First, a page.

Error: none of the 2 overloads could convert all the argument types
Description of the error:
Some programs run well under VC6, but report errors under VC2008 and later versions of VC(The following only to VC2008 for example, high version VC similar), such as using the following statement:
outtextxy(10, 20, "Hello World");
It can be compiled successfully under VC6, but there will be an error after compiling under VC2008.
The error prompts are as follows:
error C2665: 'outtextxy' : none of the 2 overloads could convert all the argument types
Similarly, similar problems can be encountered with other functions that contain string calls, such as loadimage, drawtext, and so on.
Cause of error
Simply put, this is due to character encoding issues.
VC6 uses MBCS encoding by default, while VC2008 and high-version VC use Unicode encoding by default. The problem is explained in detail below:
When characters are represented by char, English takes up one byte and Chinese two bytes. There is a serious question: Two consecutive bytes, two English characters, or one Chinese characters? To solve this problem, Unicode coding was born. Unicode encoding is represented by two bytes in both Chinese and English.
For MBCS encoding, character variables are defined by char.
For Unicode encoding, character variables are defined by wchar_t .
To improve the adaptability of the code, Microsoft defines TCHAR in tchar.h, which automatically expands to char or wchar_t, based on the encoding defined by the project.
Most string pointers in Windows APIs and EasyX use LPCTSTR or LPTSTR types, and LPCTSTR/LPTSTR is an abbreviation for "Long Point (Const) Tchar STRing". Therefore, it can be argued that LPCTSTR is const TCHAR * and LPTSTR is TCHAR *.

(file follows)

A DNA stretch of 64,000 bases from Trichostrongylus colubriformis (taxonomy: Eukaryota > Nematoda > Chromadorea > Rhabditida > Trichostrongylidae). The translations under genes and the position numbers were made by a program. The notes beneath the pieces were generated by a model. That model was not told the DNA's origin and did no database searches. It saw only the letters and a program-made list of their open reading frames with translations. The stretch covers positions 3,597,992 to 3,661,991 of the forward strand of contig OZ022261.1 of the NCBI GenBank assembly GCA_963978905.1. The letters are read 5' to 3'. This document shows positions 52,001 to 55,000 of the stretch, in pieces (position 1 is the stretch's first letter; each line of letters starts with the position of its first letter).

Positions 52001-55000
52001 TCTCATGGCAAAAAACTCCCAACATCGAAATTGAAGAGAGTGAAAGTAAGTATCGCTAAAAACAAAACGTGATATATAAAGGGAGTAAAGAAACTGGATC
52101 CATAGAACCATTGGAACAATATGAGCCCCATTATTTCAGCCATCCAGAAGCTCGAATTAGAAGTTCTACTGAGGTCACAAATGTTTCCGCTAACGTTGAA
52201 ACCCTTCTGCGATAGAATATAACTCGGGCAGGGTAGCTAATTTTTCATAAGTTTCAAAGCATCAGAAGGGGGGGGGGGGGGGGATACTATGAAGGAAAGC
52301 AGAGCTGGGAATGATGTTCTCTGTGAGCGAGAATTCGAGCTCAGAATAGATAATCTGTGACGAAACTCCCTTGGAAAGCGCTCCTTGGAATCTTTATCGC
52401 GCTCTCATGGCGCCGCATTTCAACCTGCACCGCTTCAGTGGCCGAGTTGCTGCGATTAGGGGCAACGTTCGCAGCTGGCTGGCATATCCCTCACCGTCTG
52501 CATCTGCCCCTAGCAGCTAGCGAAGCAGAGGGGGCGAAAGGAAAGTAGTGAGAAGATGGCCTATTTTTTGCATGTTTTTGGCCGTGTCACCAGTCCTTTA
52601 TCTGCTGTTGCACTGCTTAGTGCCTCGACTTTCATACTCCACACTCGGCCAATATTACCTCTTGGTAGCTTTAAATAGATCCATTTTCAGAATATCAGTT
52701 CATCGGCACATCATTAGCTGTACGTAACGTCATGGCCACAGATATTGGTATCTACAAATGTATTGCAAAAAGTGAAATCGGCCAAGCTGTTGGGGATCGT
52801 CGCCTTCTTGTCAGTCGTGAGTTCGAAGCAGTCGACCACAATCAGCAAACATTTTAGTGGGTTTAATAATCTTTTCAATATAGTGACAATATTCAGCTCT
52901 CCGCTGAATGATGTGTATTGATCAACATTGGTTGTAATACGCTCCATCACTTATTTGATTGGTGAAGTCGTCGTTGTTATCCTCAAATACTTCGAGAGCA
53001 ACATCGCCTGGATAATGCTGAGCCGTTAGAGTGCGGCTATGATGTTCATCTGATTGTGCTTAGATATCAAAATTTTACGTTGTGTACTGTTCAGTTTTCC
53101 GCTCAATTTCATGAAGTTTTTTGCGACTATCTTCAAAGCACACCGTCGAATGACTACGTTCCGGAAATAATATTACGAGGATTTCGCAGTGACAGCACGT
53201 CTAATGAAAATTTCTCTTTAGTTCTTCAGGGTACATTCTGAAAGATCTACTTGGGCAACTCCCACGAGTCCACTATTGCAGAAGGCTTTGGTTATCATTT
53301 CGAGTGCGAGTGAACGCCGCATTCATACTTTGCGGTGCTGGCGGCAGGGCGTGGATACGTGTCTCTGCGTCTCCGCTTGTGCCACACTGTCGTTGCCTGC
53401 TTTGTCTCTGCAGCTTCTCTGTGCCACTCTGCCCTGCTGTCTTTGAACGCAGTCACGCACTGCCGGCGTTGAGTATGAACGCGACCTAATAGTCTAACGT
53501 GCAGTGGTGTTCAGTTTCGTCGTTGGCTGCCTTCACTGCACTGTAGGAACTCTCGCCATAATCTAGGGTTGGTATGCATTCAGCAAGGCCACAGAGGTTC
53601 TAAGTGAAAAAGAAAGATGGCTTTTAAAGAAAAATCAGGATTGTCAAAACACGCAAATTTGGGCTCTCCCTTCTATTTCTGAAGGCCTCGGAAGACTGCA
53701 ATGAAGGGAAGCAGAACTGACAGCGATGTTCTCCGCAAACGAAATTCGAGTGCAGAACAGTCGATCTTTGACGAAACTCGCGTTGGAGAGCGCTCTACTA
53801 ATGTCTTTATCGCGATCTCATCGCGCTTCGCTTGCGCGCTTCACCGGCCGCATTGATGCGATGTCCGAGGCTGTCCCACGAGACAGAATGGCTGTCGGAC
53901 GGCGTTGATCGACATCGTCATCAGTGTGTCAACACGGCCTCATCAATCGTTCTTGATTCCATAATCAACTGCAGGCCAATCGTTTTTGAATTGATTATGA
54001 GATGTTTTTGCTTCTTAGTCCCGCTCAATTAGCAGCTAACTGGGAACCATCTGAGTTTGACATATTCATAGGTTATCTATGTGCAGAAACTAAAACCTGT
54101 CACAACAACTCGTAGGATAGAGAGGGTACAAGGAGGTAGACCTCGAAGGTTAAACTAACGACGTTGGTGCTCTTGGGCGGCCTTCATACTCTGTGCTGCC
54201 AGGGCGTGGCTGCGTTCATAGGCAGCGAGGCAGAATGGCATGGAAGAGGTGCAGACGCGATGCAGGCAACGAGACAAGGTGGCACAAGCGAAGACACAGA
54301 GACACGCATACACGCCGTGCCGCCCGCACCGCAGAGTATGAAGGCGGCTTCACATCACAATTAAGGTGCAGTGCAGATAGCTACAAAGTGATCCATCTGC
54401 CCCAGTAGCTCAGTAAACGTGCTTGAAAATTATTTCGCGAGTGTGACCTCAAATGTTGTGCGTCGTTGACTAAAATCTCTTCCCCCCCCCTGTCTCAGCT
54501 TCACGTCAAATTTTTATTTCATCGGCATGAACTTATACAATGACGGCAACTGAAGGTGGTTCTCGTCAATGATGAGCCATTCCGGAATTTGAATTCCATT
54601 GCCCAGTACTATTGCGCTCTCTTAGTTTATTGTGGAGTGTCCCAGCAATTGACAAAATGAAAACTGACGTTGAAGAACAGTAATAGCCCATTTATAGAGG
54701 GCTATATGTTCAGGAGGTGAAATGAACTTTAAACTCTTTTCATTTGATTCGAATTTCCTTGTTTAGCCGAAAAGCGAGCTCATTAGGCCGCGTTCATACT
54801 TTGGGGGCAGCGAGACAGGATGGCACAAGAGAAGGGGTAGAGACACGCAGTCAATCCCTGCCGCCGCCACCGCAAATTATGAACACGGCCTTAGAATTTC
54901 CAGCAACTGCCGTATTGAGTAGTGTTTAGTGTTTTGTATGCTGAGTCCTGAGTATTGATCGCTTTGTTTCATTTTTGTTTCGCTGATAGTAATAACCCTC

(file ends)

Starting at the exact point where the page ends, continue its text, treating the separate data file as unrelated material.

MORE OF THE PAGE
Thus, in VS2008, the aforementioned error is prompted when the char string is passed to the function.
Although there are several workarounds, the goal is the same: to match the character encoding.
Method 1: Modify all strings to the TCHAR version.
In brief, we need to pay attention to the following points:
Use #include in your program to add support for TCHAR.
For strings, such as "abc" is represented by _T("abc") . Is to add _T("").
When defining a character variable, replace char with TCHAR.
The function of the action string should also be replaced with the appropriate TCHAR version, for example, strcpy is to be replaced stcscpy. See MSDN for details.
Method 2: Undefine the macro definition of Unicode encoding in your code so that subsequent compilations are coded with MBCS.
The method is simple, just add the following code to the top of the code file:
#undef UNICODE #undef _UNICODE
This eliminates the macro definition of Unicode encoding and lets the entire project compile in MBCS encoding.
Method 3: In VC2008, the character encoding in the project properties is modified to MBCS.
Step: Click the menu "Project - xxx Properties...", "Configuration Properties" on the left side of the point, and find"Character Set" in the settings on the right,then modify the default "Use Unicode" Character Set" to"Use Multi-Byte Character Set."
Once set up, compile again to see that the problem has been resolved.